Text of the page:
The crowd stands shoulder to shoulder in Dusty's.
Conversation ebbs and flows as it does so often here – but in this case it has a common theme.
Those gathered are here to remember and celebrate Dave Murray — a name that not only conjures up memories of the days of the Crazy Canucks and the kamikaze flair they brought to the alpine World Cup circuit in the 70s — it's a name that has become synonymous with top ski coaching, giving back to the community and inspiration through passion.
With the final Dave Murray Ski Camp of the season drawing to a close coaches and campers — both past and present — have come to celebrate the 30th anniversary of the camps by drinking beer and swapping stories, just how Dave would have wanted it. They've come to celebrate the longest running camp of its kind in North America.
"I just think it's so cool how the legend of Dave is living on in so many different ways," says Julia Murray, Dave's daughter and retired ski cross champion at the gathering.
"Thirty years later that this many people still come and appreciate what he did for the sport and who he was as a person? It's really, really cool to see."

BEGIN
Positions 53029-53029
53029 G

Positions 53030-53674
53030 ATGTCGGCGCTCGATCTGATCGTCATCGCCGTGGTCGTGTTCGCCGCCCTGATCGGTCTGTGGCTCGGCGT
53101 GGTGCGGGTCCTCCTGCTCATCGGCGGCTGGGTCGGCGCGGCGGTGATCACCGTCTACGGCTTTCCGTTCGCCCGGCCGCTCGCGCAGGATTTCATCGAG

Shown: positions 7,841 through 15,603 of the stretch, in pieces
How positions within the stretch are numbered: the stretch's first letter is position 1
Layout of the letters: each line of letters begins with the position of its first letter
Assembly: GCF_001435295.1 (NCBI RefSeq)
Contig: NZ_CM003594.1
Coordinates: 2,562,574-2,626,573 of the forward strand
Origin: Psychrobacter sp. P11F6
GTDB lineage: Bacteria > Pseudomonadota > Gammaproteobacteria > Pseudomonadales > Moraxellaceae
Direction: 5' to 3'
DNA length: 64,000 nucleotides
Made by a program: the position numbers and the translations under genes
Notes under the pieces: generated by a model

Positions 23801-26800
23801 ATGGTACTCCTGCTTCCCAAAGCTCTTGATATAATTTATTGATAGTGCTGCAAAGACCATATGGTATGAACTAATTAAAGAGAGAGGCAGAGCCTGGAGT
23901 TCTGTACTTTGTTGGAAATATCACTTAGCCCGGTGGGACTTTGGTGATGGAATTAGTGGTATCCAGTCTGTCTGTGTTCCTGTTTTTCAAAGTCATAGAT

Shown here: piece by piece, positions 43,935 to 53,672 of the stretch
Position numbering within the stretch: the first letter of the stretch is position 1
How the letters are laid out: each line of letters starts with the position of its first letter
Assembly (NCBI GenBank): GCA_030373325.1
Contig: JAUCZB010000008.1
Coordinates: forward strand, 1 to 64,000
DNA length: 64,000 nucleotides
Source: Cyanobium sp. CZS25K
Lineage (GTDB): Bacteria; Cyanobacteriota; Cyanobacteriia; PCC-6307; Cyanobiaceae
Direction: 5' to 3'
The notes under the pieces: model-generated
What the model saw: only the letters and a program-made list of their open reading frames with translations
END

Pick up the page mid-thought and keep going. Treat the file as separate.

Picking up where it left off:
It's a legacy that deeply resonates with Murray's widow Stephanie Sloan, a three- time World Champion Freestyle skier.
"He's taught thousands of people to ski better," she said.
"David always said the best way to improve your skiing is to go through gates, and it's still true."
Scattered around the room are some of Whistler's legendary skiers — Chris Kent, Dave Traynor, power skiing couple Kim McKnight and Ken Pedersen. Mike Hurst, who worked as the vice-president of marketing for Whistler Mountain in the early '80s and helped get the camps off the ground, delivers a speech speaking fondly of his first experiences working with Dave and gifts a limited edition print of a hand drawn sketch of Whistler and Blackcomb mountains to guest Steve Jefferson, who has just completed his 100th camp.
"I saw him as the personification of the mountain," says Hurst, speaking of his first meetings with Murray.